National Guard troops and police in riot gear patrolled Baltimore to enforce a curfew, dispersing protesters with tear gas, pepper spray and rubber bullets.

With helicopters overhead and armoured vehicles on the ground, most people respected a curfew that starts at 10pm and goes until 5am all week. However, a few hundred people defied authorities, gathering at an intersection that was the scene of rioting a night earlier.

Rioters plunged part of Baltimore into chaos on Monday, torching a pharmacy, setting police cars ablaze and throwing bricks at officers hours after the funeral of a man who died from a severe spinal injury he suffered in police custody.

Monday's riot was the latest flare-up over the mysterious death of Freddie Gray, whose fatal encounter with officers came amid the national debate over police use of force, especially when black suspects are involved. Gray was African-American.

Baltimore is actually two cities. One is the decaying, crime-ridden area that inspired the gritty television police drama "The Wire". The other is a successful, gleaming city on the waterfront attracting increasing numbers of young affluent residents.

In Baltimore, African-Americans make up nearly two-thirds of the city, one of the largest black populations in absolute and relative terms in cities in the United States. In the Sandtown-Winchester area of Baltimore, where people clashed with police on Monday, nearly 90% are black.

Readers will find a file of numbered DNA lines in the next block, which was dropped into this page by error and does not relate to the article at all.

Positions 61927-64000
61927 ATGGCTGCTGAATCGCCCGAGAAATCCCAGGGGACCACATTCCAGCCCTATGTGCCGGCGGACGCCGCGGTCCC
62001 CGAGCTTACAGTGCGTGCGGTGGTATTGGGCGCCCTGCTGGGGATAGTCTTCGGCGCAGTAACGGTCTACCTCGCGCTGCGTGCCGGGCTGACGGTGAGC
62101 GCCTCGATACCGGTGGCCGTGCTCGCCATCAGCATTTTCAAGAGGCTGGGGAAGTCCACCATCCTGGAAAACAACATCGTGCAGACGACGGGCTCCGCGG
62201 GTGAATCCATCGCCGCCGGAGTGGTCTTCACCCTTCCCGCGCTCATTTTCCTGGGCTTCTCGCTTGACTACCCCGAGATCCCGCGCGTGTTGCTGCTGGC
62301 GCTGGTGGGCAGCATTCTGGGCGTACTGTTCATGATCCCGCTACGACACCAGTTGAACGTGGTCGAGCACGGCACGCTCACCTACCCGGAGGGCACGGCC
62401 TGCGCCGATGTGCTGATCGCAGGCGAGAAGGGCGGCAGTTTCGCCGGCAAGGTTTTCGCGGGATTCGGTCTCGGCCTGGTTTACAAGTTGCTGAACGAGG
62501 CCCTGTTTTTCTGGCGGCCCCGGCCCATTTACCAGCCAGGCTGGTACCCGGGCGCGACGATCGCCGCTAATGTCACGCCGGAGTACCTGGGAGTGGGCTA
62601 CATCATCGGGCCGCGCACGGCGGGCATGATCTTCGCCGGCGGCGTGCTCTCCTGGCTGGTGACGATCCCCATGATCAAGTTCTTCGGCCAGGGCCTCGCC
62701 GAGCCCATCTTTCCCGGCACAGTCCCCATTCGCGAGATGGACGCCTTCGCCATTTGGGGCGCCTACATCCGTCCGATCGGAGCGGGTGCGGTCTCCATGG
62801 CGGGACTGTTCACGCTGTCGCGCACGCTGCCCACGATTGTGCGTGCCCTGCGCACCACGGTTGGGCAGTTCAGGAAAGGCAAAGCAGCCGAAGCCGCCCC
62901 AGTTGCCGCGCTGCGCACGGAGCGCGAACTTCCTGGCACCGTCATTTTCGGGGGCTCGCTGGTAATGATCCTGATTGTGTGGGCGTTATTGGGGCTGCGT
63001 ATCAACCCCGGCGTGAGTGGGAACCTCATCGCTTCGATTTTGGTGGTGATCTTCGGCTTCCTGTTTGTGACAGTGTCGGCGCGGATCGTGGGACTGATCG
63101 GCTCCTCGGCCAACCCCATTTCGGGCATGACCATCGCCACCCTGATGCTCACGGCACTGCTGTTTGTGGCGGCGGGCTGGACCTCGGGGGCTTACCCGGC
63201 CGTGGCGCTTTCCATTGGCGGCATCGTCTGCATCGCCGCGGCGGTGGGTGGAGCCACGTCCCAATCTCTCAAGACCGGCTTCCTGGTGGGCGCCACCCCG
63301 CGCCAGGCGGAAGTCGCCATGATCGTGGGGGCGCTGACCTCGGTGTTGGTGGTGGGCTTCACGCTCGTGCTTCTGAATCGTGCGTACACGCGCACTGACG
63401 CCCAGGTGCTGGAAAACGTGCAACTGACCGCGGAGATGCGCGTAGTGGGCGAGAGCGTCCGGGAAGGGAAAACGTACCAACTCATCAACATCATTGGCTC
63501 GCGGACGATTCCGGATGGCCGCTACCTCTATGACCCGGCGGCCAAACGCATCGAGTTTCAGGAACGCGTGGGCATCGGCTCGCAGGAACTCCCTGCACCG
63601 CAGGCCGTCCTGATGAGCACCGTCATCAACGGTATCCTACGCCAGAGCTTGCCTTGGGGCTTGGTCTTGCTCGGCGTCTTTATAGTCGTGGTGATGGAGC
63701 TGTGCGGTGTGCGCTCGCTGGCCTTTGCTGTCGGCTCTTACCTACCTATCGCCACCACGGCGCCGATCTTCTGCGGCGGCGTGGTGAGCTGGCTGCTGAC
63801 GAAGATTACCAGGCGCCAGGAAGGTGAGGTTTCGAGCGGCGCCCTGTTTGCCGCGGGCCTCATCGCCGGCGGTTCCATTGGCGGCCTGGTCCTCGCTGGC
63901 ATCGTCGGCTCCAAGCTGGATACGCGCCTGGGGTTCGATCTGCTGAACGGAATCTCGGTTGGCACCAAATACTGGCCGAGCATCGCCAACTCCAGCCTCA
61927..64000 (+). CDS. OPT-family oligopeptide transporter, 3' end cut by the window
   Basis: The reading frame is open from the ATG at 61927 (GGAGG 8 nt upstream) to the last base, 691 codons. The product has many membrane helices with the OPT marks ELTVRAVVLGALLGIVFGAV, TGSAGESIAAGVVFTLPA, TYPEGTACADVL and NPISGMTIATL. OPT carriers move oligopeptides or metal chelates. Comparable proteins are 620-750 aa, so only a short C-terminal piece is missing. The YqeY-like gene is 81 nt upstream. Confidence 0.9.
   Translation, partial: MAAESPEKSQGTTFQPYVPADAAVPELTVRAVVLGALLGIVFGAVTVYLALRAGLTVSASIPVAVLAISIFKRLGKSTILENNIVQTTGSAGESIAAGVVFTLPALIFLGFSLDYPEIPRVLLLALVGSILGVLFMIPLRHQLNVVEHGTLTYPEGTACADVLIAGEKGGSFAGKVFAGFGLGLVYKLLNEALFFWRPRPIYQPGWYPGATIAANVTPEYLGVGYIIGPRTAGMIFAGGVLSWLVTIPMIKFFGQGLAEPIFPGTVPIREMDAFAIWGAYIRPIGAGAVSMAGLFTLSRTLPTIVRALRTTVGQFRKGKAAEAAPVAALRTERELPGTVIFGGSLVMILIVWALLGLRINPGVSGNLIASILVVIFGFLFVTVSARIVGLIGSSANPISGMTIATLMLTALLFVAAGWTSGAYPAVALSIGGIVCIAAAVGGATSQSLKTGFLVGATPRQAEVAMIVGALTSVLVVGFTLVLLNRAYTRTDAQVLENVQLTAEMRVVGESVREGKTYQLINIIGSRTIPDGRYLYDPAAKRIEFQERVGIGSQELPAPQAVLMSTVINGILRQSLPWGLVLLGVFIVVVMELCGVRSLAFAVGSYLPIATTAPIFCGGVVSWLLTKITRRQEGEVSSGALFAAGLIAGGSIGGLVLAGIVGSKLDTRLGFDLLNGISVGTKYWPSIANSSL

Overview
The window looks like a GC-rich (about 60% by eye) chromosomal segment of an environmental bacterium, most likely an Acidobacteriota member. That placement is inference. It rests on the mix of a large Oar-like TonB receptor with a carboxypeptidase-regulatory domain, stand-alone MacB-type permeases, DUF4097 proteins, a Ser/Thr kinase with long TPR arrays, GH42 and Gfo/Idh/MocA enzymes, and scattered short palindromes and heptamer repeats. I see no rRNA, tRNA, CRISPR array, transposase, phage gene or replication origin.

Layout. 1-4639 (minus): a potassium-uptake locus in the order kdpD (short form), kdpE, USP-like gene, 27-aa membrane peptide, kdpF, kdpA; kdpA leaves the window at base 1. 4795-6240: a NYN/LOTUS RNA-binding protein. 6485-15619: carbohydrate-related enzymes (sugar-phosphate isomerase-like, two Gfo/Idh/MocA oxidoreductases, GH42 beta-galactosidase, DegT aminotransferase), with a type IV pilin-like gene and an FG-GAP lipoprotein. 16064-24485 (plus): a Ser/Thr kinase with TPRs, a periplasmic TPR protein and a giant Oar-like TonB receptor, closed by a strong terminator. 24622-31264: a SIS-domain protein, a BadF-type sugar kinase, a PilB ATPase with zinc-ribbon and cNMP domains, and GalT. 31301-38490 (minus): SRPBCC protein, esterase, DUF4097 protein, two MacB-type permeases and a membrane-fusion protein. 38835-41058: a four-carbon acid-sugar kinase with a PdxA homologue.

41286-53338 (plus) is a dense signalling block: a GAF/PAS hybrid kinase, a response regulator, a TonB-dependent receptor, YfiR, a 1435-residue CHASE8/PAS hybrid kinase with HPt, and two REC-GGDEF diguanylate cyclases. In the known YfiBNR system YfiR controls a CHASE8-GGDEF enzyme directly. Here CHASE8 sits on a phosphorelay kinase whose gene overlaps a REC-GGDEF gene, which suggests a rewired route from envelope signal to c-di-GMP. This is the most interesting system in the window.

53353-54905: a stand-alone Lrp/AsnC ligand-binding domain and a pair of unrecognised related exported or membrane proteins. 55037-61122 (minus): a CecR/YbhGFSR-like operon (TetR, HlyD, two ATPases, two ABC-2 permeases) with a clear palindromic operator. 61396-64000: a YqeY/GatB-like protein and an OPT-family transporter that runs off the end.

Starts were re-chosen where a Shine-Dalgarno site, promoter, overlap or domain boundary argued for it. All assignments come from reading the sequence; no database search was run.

Of the area's residents older than 24, about 57% have not advanced beyond a high school education, 15 percentage points above the national average, according to census data. A third of the homes there are vacant.

By contrast, in the Roland Park area on the more affluent north side of the city, the poverty rate is 10.2%. That zipcode is 80% white, and more than 90% of people older than 24 have attended at least some college.

In the 1950s Baltimore was the sixth largest city in the United States with a peak population of nearly 950,000. Now it ranks 26th, with a population of around 620,000. One quarter of the city's residents live in poverty.

Baltimore is one of the less equal American cities when measured by income and educational achievement. It was ranked 12th out of 50 major US cities in the inequality reading. (Atlanta - which was one of the American cities hit hardest by the housing bust - was the most unequal, according to the Brookings study that covered 2007-2013.)

The economic divide may have provided some of the tinder that led to looting and arson in the city. Growing income inequality has emerged as a key theme ahead of the 2016 presidential election with both Democrats and Republicans calling for the issue to be addressed. President Barack Obama has termed income inequality and the inability to move up the ladder as "the defining challenge of our time".

In a paper published last year, Raj Chetty of Harvard University and his co-authors found the Baltimore area ranked near the bottom of major US cities in terms of mobility.

According to the study, someone born into the bottom fifth of the population in Baltimore stood 6.4% chance of making it to the top one-fifth of the income strata. That compared with an 11% chance in Washington, DC.